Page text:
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The online version of this article (doi:10.1007/s10797-015-9385-9) contains supplementary material, which is available to authorized users.
Using a panel of administrative data and regression discontinuity analysis, this paper examines how the introduction of preferential tax regimes for Georgian micro- and small businesses in 2010 affected formal firm creation and tax compliance. The results show that the new tax regime for micro-businesses increased the number of newly registered firms by 27–41 % below the eligibility threshold during the first year of the reform, but not in subsequent years. We do not find an effect of the new tax regime for small businesses on formal firm creation in any year. Policy makers are often also concerned about abuse risks stemming from differentiated tax treatment of micro- and small businesses. The analysis in this paper reveals reduced tax compliance among small taxpayers for multiple years after the reform and among micro-business taxpayers only during the first year of the reform.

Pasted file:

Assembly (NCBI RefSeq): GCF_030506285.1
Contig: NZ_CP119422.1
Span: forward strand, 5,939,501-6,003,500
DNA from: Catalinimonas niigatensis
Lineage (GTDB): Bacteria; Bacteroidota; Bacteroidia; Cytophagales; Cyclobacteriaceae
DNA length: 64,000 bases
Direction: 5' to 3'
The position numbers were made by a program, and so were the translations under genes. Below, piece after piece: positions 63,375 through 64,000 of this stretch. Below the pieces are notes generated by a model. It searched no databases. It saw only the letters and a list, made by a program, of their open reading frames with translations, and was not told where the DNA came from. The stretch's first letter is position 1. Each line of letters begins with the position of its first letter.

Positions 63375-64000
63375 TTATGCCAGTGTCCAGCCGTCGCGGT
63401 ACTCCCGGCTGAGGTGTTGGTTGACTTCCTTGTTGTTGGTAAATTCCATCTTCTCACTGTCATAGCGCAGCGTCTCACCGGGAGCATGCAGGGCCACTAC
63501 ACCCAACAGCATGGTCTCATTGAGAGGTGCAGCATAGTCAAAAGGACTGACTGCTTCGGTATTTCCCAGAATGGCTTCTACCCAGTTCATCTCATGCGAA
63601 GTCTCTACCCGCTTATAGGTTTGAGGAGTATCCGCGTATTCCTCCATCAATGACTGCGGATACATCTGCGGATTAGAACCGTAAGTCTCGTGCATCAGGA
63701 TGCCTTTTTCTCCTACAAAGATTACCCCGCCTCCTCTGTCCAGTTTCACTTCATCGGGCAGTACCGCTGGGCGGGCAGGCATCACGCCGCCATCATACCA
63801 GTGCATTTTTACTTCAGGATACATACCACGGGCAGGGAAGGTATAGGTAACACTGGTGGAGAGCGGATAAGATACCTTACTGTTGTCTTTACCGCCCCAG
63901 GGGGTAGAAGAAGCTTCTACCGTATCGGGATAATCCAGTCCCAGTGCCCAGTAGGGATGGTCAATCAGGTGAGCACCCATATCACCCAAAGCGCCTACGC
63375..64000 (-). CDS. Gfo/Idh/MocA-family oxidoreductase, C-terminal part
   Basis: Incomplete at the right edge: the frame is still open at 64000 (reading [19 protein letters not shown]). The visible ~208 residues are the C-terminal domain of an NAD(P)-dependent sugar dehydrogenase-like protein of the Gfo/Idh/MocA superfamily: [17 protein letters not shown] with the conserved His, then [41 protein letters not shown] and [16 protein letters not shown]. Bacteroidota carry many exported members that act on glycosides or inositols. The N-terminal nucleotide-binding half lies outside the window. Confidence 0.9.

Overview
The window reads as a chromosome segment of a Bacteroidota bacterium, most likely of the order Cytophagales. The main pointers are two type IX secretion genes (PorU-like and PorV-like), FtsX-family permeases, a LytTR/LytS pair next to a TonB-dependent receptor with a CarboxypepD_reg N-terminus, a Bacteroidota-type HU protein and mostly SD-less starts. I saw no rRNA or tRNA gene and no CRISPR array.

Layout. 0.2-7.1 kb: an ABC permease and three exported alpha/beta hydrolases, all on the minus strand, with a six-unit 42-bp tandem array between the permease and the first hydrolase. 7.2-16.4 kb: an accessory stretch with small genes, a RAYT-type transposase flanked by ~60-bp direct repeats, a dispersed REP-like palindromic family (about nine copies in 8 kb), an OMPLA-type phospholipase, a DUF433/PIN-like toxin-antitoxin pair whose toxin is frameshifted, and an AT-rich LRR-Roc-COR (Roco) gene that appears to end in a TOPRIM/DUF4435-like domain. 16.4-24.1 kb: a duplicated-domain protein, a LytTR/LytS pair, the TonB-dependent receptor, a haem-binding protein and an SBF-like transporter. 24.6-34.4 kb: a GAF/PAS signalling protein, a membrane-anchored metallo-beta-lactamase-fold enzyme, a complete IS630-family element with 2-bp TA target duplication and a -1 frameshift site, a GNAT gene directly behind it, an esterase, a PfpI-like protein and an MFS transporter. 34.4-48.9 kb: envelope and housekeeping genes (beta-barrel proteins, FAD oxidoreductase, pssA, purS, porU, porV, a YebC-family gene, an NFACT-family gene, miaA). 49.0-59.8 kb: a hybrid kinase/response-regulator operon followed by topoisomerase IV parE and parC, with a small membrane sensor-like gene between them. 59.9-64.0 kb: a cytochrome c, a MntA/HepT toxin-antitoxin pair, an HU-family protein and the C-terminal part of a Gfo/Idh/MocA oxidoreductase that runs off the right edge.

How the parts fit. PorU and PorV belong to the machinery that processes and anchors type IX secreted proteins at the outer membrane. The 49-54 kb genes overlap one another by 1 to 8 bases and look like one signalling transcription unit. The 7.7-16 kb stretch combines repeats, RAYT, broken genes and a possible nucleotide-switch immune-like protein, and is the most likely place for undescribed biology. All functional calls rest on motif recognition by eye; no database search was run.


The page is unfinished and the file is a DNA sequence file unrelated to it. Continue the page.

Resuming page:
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- Small business tax policy and informality: evidence from Georgia
- Springer US
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